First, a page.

- October 2004
- Vol. 5, No. 8
Promoting a Positive Educational Experience for Children in Foster Care
Recognizing the impact of education on the lives and futures of children in foster care, the Vera Institute of Justice and the New York City Administration for Children's Services conducted a pilot project, Safe Start, to experiment with ways to help adults improve the school experience of children in foster care. Safe Start innovations were designed to address some of the typical educational difficulties of children in foster care, including poor attendance, poor academic performance, and greater incidence of behavior problems.
During the project's 3 years, Safe Start staff identified a number of barriers to optimal educational experiences for children in foster care:
- Multiple placements that result in multiple schools
- Medical and court appointments that cause children to miss school
- Lack of emphasis on education by the child welfare and judicial systems
- Low expectations for educational achievement on the part of caseworkers, school personnel, and foster parents
- Lack of one adult who serves as a child's educational advocate
- Aftereffects of abuse or neglect
- Lack of coordination between the child welfare and educational systems
- School policies that make it difficult to enroll children
In response, Safe Start found that increasing adult involvement in the education of children in foster care would help children overcome many of these obstacles. Two specific and relatively inexpensive recommendations were made:
- Assign primary responsibility for monitoring a child's education to one adult. In many cases there is a great deal of confusion over who is responsible for enrolling the child, signing permission slips, meeting with the teacher, and more. Foster parents are sometimes uncomfortable with the school system, or they believe that they do not have the right to act as a legal guardian for the child. In some cases, birth parents are still capable of taking responsibility. The key is for the caseworker to designate an adult and for the court to ensure that such a person is appointed.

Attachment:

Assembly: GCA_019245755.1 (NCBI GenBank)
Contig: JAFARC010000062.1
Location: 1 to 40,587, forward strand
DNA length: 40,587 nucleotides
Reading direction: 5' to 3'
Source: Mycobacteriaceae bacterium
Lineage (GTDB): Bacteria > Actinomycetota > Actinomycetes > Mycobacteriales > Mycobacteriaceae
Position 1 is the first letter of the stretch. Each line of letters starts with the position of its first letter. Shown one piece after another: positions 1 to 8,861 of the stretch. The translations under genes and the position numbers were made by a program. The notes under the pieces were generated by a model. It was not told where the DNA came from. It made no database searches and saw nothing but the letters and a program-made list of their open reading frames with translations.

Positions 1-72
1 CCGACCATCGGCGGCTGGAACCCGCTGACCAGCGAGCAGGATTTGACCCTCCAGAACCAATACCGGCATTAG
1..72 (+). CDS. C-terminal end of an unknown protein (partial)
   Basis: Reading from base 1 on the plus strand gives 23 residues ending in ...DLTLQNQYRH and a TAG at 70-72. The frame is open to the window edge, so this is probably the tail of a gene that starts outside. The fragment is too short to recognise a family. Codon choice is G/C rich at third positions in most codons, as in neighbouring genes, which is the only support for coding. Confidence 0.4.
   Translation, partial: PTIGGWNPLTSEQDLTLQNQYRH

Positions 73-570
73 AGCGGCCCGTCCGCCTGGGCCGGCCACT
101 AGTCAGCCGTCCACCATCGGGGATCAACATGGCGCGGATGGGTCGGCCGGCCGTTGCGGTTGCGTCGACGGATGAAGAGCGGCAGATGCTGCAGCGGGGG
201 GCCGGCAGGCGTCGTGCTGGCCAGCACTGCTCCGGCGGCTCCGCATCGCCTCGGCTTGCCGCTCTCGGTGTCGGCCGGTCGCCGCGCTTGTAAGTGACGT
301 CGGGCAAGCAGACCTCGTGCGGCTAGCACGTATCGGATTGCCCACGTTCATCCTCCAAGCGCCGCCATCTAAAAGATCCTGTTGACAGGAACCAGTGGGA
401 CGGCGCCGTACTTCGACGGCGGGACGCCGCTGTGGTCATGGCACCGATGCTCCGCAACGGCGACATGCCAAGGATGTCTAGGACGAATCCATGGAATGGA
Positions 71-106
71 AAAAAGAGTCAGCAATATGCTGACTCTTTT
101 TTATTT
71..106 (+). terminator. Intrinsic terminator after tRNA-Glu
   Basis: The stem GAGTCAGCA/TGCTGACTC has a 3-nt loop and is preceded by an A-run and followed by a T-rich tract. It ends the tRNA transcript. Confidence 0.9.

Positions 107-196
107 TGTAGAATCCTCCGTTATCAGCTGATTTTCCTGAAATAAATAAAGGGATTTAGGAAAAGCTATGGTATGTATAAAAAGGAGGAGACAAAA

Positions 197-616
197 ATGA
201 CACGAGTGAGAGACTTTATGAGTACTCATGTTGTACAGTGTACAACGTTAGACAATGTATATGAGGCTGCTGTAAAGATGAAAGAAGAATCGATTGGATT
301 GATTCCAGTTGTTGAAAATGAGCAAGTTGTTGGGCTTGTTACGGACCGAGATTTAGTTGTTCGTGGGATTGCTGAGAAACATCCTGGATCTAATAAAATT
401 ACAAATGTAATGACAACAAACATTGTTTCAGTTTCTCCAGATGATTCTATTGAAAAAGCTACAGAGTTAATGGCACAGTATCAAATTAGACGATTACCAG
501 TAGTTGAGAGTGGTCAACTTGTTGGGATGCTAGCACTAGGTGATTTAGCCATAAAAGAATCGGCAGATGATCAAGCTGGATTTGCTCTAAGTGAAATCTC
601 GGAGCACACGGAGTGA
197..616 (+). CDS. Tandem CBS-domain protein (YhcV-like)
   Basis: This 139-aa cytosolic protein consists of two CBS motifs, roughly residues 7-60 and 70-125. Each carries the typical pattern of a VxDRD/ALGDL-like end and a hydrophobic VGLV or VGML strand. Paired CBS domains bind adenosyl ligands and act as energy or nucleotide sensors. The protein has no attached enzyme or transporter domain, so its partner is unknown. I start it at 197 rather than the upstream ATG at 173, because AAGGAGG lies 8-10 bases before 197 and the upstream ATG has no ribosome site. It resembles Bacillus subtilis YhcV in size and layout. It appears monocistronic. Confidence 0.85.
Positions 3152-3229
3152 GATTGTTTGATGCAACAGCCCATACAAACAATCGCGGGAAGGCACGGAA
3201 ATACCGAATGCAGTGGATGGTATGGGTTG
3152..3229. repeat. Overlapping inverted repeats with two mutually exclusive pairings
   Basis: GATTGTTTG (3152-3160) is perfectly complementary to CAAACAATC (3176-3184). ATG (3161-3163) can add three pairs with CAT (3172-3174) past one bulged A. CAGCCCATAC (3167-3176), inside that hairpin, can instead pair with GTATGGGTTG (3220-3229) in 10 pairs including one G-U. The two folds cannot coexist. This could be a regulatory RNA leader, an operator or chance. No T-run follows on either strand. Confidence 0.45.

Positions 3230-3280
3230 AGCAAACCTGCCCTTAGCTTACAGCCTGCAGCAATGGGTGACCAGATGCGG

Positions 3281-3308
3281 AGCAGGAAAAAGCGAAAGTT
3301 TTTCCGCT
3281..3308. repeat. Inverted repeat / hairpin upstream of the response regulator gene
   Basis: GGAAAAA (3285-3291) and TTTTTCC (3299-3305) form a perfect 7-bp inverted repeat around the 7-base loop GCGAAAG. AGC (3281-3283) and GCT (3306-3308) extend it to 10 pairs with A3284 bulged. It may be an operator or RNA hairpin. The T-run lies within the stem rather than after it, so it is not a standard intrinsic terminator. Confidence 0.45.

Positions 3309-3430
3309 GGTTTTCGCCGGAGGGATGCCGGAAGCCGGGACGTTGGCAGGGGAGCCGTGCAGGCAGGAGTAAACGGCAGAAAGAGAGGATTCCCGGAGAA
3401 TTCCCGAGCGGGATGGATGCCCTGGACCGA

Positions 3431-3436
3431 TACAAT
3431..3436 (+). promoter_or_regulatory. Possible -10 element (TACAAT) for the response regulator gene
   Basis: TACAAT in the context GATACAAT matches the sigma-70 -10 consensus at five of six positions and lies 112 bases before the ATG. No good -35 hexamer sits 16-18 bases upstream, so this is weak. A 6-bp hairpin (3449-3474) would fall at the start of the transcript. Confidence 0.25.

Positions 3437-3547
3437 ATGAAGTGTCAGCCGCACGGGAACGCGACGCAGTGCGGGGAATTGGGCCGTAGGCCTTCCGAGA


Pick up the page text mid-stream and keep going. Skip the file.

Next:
- Encourage foster parents to interact with the school and teachers. Foster parents can receive training on attending parent-teacher conferences and finding out important information about the children for whom they provide foster care.
As a result of the pilot project, the Vera Institute published a three-part packet to cover the themes of "Meeting the Challenges," "Adult Involvement," and "Enrollment and Transfers." Included in the packet are sample letters and forms to help in enrollment and release of records, as well as tip sheets for foster parents (in English and Spanish) regarding questions to ask at a parent-teacher conference and ways to help with homework.
The packet, Foster Children and Education: How You Can Create a Positive Education Experience for the Foster Child, can be downloaded from the Vera website at www.vera.org/publications/publications_5.asp?publication_id=241 (Editor's note: Link no longer active).
Read more about the issue of education for children in foster care in "Overcoming Educational Barriers for Children in Foster Care" in the May 2004 issue of Children's Bureau Express.